Former Cal Fire Chief Ken Pimlott believes the government needs to raise the bar on protecting the community from fires.
The very strong statement from the retiring chief of the state's fire agency resonates with many North County residents urging similar protections are needed where some new housing developments are located in high-risk fire zones.
One controversial project is located in Eden Valley, just west of Escondido, where horses possibly outnumber people, where living in the peaceful enclave also means accepting the risk, and the reality, of wildfires.
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The Valiano housing project, already approved by county supervisors, would add more than 300 homes and widen nearby roads.
"It's tough getting everybody out at the present population," said Eden Valley resident Jan Duncan. "The last fire that came through here, Cocos Fire, took out five houses in this very neighborhood."
And if neighbors were already concerned, this might alarm them even more: bombshell remarks from Cal Fire Chief Ken Pimlott, just before his retirement in mid December.
In an interview with the Associated Press, Pimlott said government officials need to raise the bar on protecting the community. And much to the satisfaction of neighbors, Pimlott also said officials should consider banning home construction in vulnerable areas.
Cal Fire in San Diego would not comment on those remarks, saying the agency does not dictate policy.
The County of San Diego gave us this statement: "The County's General Plan and Zoning Ordinance establishes development standards and guides where development can and cannot occur. Also, various open space and conservation easements may be used to limit building activities to protect biological resources."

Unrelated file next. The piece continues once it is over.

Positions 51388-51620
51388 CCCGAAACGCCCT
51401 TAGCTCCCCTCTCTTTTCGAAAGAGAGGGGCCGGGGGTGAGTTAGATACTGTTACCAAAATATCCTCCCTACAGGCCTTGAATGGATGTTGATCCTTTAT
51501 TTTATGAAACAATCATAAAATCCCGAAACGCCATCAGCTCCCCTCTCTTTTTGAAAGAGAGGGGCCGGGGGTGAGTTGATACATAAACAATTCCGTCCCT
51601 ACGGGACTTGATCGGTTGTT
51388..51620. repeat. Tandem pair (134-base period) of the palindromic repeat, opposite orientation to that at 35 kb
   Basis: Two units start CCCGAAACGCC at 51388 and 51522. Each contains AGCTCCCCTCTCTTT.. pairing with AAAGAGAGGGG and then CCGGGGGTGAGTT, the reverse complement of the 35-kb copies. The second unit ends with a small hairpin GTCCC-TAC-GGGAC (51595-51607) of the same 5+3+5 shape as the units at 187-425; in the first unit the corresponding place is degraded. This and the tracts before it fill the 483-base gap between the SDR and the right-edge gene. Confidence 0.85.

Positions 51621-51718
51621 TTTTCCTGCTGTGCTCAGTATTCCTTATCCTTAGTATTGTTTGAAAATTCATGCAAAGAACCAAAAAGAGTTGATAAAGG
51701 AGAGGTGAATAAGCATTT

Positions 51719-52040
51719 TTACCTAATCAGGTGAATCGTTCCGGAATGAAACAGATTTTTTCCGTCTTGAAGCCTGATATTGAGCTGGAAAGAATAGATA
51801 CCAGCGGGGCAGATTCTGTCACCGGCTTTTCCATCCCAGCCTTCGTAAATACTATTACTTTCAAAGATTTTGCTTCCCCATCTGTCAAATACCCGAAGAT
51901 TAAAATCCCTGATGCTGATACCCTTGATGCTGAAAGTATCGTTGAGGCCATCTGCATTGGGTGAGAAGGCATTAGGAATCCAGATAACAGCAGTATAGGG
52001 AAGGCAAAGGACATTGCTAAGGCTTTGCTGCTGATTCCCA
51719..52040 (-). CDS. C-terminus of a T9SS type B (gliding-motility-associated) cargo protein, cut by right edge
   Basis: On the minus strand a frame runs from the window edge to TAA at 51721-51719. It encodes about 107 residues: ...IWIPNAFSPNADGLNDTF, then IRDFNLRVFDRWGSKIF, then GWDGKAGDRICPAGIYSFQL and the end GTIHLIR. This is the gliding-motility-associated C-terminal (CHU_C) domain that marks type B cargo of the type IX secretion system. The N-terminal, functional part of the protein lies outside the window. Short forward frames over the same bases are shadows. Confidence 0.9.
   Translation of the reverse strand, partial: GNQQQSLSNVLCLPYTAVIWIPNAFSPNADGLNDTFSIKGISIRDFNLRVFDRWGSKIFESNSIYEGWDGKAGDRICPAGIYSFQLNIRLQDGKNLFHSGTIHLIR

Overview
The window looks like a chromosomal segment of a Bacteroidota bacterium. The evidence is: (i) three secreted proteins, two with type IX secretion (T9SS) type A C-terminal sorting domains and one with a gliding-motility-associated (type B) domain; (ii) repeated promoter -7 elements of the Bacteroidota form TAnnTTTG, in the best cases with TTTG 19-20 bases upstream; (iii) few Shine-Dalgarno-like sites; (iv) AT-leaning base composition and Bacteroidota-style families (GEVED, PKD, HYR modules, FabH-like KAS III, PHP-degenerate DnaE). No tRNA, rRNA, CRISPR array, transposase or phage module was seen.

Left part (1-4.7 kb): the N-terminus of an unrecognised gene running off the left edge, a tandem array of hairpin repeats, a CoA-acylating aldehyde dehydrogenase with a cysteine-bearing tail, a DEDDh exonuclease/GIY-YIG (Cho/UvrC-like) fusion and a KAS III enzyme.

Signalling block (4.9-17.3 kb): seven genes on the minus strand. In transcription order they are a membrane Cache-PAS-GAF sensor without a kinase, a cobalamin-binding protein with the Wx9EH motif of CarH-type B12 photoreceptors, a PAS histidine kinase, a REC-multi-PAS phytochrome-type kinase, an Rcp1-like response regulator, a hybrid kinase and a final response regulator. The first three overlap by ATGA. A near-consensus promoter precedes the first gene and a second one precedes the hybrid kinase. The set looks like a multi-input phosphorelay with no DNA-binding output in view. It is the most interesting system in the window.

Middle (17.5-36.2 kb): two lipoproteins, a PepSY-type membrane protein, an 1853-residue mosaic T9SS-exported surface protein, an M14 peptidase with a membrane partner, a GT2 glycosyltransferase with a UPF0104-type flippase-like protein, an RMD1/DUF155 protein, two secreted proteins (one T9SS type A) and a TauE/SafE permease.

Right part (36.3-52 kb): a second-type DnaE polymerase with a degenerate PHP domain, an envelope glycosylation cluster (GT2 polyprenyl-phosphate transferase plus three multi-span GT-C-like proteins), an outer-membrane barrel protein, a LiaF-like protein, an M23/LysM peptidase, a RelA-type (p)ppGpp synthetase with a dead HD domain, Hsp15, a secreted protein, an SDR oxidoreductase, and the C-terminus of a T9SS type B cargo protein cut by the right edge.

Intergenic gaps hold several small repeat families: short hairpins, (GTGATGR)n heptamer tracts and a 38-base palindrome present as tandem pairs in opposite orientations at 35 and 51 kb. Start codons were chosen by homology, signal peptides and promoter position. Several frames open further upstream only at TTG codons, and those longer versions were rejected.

But as more people move to California, developers will continue to build. And locals will often try to stop the developments from going through.
Community groups have filed a lawsuit over the Valiano development.
"We already know from the Cocos Fire, there are 80 homes in this valley and they had a difficult time evacuating all 80 of us without animals," said Bill Osborn, a former firefighter who lives in Eden Valley.
The county said it does not comment on pending litigation, but did tell us it takes fire safety seriously.
"County staff work with the local fire departments and the County Fire Authority to ensure projects meet the County Consolidated Fire Code through the preparation of Fire Protection Plans that address aspects like water supply, road access, and defensible space."
Osborn said fire planners are looking at evacuations microscopically.
"So if you look at the surrounding roadways that exit this development there are two planned primary exits and one emergency exit. But those roadways all lead to one road-- Country Club Drive, a two-lane country road," said Osborn. "While they may be able to get everybody out of the immediate development, as soon as they hit Country Club, They're going to be stuck in traffic. And that's an ideal situation for people to die trying to evacuate from a fire."
Osborn added, even building with new fire-resistant materials isn't enough.
"You can surely build it so that it makes it more protectable, more defensible. But you're not going to be able to keep it from burning. You bring in an urban environment into a rural community and they're not going to be prepared. They’re not going to understand how fast fire moves.”
What most do understand-- wildfires are part of California's ecosystem and the uneasy coexistence of homes, canyons and dry brush means communities need to become more resilient.